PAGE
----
Strategies for Buying a Home with Bad Credit

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One of the key components of the American dream is the ability to buy a house. However, only a small fraction of people can afford to buy a home upfront without having to apply for a mortgage.

Mortgages can help aspiring homeowners pay for the entire purchase price of a property if they don’t have enough money, but with so much paperwork to submit before getting approved for one, the application process can be quite complicated and time-consuming.

The following are the documents needed when applying for a home loan: proof of income, tax returns, bank statements, renting history, credit report, and a photo ID. The most important of which is a credit report because the type of loans and the interest rates available to prospective homeowners are determined by their credit scores.

Most people with bad credit may not qualify for traditional mortgages, but they’re eligible for home loans that have much higher rates. Buying a home with bad credit or no credit at all may not be easy, but it’s definitely possible, it just might end up costing more money in the long term.

Here are some strategies to try out to be able to afford a home even with a bad credit score.

Save up for a substantial down payment

Preparing a substantial down payment makes it much easier for borrowers to get approved for a mortgage with a lower interest even with a bad credit score. This is because more money being offered means less risk for the mortgage lender and shows that the borrower is prepared to shoulder more of that risk. It also assures the lender that the borrower is less inclined to back out of the loan since there’s more money involved. As a general rule, it’s recommended to save a down payment of at least 20% of the total price of the home.

Reevaluate home budget

Most people are tricked into buying a home that’s way beyond their means, which is why they take on large mortgages with high-interest rates. Those with bad credit most likely won’t get approved for a sizable mortgage, so they’ll have to readjust their housing budget to something more realistic. This is especially important because the purchase price isn’t the only cost that the prospective homeowner has to shoulder. There’s also Homeowner’s Association (HOA) fees, taxes, home maintenance and repairs, closing fees, and insurance to think about.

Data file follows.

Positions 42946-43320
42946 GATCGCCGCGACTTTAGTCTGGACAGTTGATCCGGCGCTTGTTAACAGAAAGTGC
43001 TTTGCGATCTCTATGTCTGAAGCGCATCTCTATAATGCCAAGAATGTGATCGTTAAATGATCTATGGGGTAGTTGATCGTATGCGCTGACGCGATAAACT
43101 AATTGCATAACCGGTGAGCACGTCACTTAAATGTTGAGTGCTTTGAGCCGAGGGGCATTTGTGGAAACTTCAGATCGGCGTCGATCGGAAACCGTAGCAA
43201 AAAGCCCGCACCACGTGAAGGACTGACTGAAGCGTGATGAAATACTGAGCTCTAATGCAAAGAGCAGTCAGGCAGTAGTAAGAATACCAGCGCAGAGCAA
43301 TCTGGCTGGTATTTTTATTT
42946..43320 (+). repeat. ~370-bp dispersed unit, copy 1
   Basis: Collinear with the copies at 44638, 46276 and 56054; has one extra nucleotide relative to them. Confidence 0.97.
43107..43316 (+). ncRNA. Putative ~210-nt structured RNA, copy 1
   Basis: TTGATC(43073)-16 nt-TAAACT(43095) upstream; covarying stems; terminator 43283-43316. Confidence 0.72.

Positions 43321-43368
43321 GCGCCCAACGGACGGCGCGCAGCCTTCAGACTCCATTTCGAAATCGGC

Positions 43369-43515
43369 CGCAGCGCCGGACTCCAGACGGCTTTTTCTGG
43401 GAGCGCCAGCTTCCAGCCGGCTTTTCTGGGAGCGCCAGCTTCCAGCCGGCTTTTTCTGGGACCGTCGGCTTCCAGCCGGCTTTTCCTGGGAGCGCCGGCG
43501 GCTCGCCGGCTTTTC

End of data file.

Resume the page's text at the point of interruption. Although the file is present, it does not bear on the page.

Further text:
Consider an FHA credit loan

Federal Housing Administration (FHA) credit loans are ideal for high-risk, low-income borrowers with bad credit because it offers reasonable closing fees, manageable credit qualifying, and low down payments as low as 3.5%. Even though they require higher mortgage insurance, they’re still the best option for people who may not otherwise be able to purchase a home.

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Seek advice from housing and credit counseling services

Credit counselors help people who don’t know where to start when it comes to improving their credit score and pay off their debts. They can offer helpful advice when it comes to budgeting and managing financial obligations. On the other hand, housing counselors are there to walk people through the complex process of buying a home, including identifying closing cost assistance and FHA programs as well as how to tackle the most common hurdles towards homeownership such as bad credit, low income, and credit card debt.

Don’t rule out rent-to-own house options

With a rent-to-own property, aspiring homeowners can rent a home from a seller and pay their way towards ownership. The tenant will pay a supplemental amount of money for a specified period along with their monthly rent. Eventually, the extra money will be added to the down payment for the home. This gives them an opportunity to save up a significant down payment while also rebuilding their credit. Once the prearranged period ends, the tenant can apply for a traditional mortgage which will go towards purchasing the home.

Be on the lookout for seller-financed deals

Seller financing means that the buyer will borrow funds from the seller of a home, rather than from a traditional commercial lender. This is often more manageable for individuals with bad credit or no credit at all since the seller and the buyer will be the ones to agree on the monthly payment amount, interest rate, payment schedule, and whether a credit check is needed. There are also some investors who buy foreclosed houses at auction, and sell the homes for profit, usually to low-income, no credit, or high-risk individuals.

There are plenty of ways to become a homeowner even with a bad credit score or no credit at all. These strategies are just some methods to consider when trying to fund the purchase of a dream home.


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